Obesity places individuals at risk for multiple health problems, including cardiovascular disease, type II diabetes mellitus, sleep apnea and some cancers. According to the Centers for Disease Control and Prevention (CDC), over a third of adults in the U.S. are obese, and annual direct medical costs for obesity are in the billions of dollars. Further, research has shown that rates of obesity continue to rise in the U.S.
The National Heart, Lung, and Blood Institute (NHLBI) supports research, education and training to help heighten awareness, knowledge and prevention of obesity and its complications. One recent perspective article specifically supported by the NHLBI looked at implementation of obesity guidelines during hospitalizations, and the role hospitalists may have in this process. Obesity guidelines were updated in 2013 by the American Heart Association/American College of Cardiology (AHA/ACC) Task Force on Practice Guidelines and The Obesity Society (TOS) to help curb the rise of obesity and empower healthcare providers with strategies to intervene. Because the obesity epidemic affects a significant portion of those in the U.S., hospitalists should anticipate caring for an increasing number of this patient population. Hospitalizations may potentially serve as unique opportunities and times for hospitalists to initiate or continue to build upon obesity guidelines for patients with obesity, who are open to counsel.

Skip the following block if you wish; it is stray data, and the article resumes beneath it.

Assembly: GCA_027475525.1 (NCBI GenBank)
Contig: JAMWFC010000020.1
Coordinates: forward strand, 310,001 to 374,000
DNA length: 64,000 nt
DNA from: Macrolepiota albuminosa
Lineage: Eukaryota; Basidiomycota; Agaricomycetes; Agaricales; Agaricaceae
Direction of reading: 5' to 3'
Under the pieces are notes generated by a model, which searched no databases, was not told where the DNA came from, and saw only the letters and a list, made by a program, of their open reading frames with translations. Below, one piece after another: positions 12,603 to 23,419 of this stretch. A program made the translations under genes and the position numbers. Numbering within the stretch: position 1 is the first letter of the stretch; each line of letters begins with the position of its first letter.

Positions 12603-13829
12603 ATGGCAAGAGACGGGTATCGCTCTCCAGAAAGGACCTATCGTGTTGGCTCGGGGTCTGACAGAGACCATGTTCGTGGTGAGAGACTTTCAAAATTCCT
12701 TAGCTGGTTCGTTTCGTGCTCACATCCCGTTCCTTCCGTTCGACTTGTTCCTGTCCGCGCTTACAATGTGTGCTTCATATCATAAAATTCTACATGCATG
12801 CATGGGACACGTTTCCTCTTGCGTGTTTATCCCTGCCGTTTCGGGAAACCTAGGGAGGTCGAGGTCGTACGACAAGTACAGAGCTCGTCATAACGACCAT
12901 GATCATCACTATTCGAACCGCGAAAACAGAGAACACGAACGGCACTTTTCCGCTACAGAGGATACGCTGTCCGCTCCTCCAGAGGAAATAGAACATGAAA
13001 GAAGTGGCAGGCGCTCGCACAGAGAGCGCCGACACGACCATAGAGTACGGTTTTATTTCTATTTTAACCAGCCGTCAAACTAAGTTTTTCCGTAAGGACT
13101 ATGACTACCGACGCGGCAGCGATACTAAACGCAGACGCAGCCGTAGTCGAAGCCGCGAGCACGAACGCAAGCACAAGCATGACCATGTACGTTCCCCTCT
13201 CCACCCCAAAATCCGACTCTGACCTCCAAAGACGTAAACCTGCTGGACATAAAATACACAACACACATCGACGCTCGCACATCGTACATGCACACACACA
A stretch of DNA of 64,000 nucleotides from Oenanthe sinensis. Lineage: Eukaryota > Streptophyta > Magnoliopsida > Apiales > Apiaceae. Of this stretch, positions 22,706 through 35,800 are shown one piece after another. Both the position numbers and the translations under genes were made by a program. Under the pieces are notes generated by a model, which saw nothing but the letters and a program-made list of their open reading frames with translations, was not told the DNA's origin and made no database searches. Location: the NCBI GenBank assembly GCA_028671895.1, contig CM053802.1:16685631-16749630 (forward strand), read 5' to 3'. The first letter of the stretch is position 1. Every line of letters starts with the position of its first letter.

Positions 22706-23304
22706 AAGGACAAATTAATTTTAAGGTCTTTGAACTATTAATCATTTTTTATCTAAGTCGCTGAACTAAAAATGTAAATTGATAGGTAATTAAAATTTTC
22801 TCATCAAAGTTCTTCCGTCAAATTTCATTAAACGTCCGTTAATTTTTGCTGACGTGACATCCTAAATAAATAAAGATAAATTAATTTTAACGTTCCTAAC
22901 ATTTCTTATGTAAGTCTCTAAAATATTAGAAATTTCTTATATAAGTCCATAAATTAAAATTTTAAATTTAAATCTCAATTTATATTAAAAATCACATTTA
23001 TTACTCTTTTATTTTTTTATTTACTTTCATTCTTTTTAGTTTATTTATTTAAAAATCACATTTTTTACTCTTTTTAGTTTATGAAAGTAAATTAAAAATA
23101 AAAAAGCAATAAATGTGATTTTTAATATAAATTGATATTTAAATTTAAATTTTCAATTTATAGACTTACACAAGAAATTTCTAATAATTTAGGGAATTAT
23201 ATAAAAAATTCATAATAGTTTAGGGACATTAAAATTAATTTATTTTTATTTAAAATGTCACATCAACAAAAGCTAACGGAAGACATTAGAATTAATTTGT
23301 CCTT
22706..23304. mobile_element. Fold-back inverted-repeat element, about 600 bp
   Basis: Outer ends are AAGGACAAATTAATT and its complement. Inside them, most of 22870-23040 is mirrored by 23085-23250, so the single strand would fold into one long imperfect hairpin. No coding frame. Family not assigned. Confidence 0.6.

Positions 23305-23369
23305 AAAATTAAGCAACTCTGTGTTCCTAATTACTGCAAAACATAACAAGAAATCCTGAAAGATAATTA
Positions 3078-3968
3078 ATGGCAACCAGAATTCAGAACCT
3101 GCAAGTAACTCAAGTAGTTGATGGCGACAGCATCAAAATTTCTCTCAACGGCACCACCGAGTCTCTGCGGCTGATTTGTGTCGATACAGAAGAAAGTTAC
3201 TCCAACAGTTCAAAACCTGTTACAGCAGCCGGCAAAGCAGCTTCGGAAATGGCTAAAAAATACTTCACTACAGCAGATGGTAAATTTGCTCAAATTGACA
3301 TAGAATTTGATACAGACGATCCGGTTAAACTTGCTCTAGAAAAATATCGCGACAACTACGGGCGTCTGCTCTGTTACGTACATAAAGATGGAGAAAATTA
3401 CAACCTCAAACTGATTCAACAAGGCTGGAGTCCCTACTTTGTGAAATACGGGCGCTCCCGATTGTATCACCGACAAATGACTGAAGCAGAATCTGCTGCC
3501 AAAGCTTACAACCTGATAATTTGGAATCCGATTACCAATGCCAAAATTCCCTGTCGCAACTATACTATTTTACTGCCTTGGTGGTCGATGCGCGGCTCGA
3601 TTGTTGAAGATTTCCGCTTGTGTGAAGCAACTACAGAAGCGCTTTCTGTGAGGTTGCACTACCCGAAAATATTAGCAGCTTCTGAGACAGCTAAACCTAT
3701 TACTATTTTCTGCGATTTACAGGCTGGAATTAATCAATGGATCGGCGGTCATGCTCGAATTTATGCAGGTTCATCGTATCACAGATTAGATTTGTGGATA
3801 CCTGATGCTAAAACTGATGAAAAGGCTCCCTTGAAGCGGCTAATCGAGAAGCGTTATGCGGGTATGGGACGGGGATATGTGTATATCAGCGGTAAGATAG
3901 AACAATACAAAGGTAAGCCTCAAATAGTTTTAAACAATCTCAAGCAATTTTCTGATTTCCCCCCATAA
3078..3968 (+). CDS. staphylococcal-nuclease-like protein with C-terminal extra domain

It has already been determined that many hospitalized patients with obesity welcome weight loss interventions during their hospitalization even if they are hospitalized for non-obesity related medical illnesses. As such, initiation of hospitalists’ intervention may be an ideal approach to launch or continue discussion and education about weight loss and set up outpatient linkage to care for obesity management for those that qualify. This in turn, may possibly lead to improvement in patient outcomes post discharge, such as reduction in hospital costs and re-hospitalizations for obesity related complications. Furthermore, inpatient weight loss interventions may be the catalyst necessary to help hospitalists and their hospitals meet the nation’s obesity guideline goals.
It is important to note that not all patients routinely have outpatient primary care providers, and sometimes even when they do, weight loss may not routinely be addressed. Thus, hospitalizations may be one of the only times that some patients with obesity encounter healthcare providers. Hospitalists should make specific efforts to diagnose, manage and provide discharge plans for obesity as they would any other chronic medical disease encountered during routine hospitalizations.
There is currently no clear evidence that the epidemic will plateau or decline any time soon. Hence, obesity should be considered a public health emergency because of its association with higher morbidity, mortality and healthcare costs compared to those who are not obese. Hospitalists may hold the key that is critical to crippling the obesity epidemic.
Dr. Ché Matthew Harris is a hospitalist and assistant professor of medicine at the Johns Hopkins Bayview Medical Center. His research interests focus on weight loss interventions for hospitalized adults with obesity. He is a member of the American Medical Association and is a fellow of the American College of Physicians.